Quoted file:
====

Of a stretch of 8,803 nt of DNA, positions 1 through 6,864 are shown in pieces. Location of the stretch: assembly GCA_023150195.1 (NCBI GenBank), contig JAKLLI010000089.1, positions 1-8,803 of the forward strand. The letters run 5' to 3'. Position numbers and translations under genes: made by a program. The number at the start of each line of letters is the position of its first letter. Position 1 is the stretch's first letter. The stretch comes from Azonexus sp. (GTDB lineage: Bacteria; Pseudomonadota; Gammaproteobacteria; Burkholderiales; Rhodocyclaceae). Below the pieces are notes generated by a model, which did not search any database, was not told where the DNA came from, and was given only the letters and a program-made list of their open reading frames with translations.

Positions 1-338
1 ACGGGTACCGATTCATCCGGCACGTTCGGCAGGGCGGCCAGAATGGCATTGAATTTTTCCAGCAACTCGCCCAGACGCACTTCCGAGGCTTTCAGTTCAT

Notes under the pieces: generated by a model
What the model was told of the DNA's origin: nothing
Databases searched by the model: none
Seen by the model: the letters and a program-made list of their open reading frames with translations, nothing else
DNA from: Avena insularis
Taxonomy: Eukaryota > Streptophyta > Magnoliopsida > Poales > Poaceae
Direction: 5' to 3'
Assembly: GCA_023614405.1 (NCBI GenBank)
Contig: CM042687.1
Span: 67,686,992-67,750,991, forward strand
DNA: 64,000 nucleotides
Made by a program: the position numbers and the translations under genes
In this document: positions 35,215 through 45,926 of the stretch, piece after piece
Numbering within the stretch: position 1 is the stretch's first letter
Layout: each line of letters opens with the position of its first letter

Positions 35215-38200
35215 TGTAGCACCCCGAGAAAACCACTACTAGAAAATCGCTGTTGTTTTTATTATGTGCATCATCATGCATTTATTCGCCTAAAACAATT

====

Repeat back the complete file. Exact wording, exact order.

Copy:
Of a stretch of 8,803 nt of DNA, positions 1 through 6,864 are shown in pieces. Location of the stretch: assembly GCA_023150195.1 (NCBI GenBank), contig JAKLLI010000089.1, positions 1-8,803 of the forward strand. The letters run 5' to 3'. Position numbers and translations under genes: made by a program. The number at the start of each line of letters is the position of its first letter. Position 1 is the stretch's first letter. The stretch comes from Azonexus sp. (GTDB lineage: Bacteria; Pseudomonadota; Gammaproteobacteria; Burkholderiales; Rhodocyclaceae). Below the pieces are notes generated by a model, which did not search any database, was not told where the DNA came from, and was given only the letters and a program-made list of their open reading frames with translations.

Positions 1-338
1 ACGGGTACCGATTCATCCGGCACGTTCGGCAGGGCGGCCAGAATGGCATTGAATTTTTCCAGCAACTCGCCCAGACGCACTTCCGAGGCTTTCAGTTCAT

Notes under the pieces: generated by a model
What the model was told of the DNA's origin: nothing
Databases searched by the model: none
Seen by the model: the letters and a program-made list of their open reading frames with translations, nothing else
DNA from: Avena insularis
Taxonomy: Eukaryota > Streptophyta > Magnoliopsida > Poales > Poaceae
Direction: 5' to 3'
Assembly: GCA_023614405.1 (NCBI GenBank)
Contig: CM042687.1
Span: 67,686,992-67,750,991, forward strand
DNA: 64,000 nucleotides
Made by a program: the position numbers and the translations under genes
In this document: positions 35,215 through 45,926 of the stretch, piece after piece
Numbering within the stretch: position 1 is the stretch's first letter
Layout: each line of letters opens with the position of its first letter

Positions 35215-38200
35215 TGTAGCACCCCGAGAAAACCACTACTAGAAAATCGCTGTTGTTTTTATTATGTGCATCATCATGCATTTATTCGCCTAAAACAATT